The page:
Chicago saxophonist Gerrit Hatcher steps into the spotlight with an impressive solo practice | Concert Preview | Chicago Reader

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Chicago saxophonist Gerrit Hatcher steps into the spotlight with an impressive solo practice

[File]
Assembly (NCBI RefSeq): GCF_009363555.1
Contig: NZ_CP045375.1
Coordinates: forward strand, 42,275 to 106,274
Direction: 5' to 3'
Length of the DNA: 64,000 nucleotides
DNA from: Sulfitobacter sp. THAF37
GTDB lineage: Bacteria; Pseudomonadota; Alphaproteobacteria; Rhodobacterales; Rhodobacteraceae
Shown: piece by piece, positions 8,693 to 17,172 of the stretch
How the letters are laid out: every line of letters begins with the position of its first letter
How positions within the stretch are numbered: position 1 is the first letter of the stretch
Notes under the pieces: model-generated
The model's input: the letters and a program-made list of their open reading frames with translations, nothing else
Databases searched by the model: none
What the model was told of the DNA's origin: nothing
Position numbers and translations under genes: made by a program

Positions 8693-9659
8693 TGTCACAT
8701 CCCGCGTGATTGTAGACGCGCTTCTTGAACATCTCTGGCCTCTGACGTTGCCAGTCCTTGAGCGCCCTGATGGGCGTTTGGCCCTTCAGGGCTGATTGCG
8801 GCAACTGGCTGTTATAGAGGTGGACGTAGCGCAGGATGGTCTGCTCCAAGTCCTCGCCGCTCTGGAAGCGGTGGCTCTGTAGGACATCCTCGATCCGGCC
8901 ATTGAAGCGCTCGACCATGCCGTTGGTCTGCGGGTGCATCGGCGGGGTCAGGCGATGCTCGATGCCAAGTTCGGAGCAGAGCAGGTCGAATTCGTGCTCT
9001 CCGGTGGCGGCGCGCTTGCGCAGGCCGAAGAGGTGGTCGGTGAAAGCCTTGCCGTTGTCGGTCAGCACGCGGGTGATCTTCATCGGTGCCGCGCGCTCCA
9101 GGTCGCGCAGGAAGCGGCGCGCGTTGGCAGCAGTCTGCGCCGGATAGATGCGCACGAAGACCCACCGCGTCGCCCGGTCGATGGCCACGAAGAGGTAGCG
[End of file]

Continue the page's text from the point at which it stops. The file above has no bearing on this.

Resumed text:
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Improvised solo saxophone performance isn’t the kind of thing you’d expect a 26-year-old newcomer to the scene to jump into with both feet. But Gerrit Hatcher makes a convincing case that he’s ready on his new cassette, Good Weight (Amalgam), a succinct offering that keeps the focus on basic ideas. The album begins with a pair of dedications to two often overlooked heavies of the free-jazz era—fellow tenor saxophonists Frank Lowe and Frank Wright—on which Hatcher reveals a flair for motific improvisation, uncorking a richly marbled tone spiked with leaps into his instrument’s extreme upper register. The pieces reflect the way their dedicatees bridged the gap between postbop propulsion and outward-bound exploration. The elliptical array of themes on the final piece, “Libido Farce (9 Brief Movements),” may raise questions about Hatcher’s ability to sustain more weighty explorations over the long haul, but it sure doesn’t come off as jumpy or erratic. Each little melodic, rhythmic, or coloristic scheme flows naturally into the next, with the saxophonist moving into more tender passages as easily as he blows down walls.   v

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